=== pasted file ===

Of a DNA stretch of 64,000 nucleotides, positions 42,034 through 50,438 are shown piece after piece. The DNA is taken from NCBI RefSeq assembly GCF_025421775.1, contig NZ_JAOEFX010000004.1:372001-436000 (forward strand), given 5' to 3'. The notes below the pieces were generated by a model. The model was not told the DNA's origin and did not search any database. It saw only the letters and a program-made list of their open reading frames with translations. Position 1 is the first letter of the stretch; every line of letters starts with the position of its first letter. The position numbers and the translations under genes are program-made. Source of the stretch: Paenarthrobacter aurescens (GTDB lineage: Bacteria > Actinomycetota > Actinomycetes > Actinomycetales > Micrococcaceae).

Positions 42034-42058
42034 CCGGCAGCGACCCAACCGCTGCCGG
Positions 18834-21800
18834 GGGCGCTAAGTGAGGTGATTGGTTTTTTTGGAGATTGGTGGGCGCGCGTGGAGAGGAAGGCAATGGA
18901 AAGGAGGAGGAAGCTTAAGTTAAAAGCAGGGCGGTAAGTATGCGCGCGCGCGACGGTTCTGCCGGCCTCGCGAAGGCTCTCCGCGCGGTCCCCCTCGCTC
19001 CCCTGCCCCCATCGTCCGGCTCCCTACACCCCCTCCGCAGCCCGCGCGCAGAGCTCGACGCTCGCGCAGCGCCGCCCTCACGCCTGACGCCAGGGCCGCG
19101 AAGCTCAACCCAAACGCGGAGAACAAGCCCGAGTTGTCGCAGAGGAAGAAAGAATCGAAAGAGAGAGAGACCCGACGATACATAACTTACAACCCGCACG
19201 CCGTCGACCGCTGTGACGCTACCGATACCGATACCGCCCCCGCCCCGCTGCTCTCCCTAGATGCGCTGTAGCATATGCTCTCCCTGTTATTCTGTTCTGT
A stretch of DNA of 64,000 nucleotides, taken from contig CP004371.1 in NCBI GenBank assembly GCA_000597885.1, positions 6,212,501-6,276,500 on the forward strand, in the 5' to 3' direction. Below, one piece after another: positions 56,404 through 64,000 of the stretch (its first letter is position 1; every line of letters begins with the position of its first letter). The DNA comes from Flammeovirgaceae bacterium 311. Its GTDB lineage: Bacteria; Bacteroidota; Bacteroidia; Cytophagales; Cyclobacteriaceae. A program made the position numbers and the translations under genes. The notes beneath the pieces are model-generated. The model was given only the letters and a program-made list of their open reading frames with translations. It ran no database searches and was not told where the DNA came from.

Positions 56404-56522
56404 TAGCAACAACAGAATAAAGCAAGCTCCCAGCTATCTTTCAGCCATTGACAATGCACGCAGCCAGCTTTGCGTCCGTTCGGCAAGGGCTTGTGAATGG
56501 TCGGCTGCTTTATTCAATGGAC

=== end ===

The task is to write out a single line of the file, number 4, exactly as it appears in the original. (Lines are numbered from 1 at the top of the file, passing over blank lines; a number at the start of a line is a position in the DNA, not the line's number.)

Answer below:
Positions 18834-21800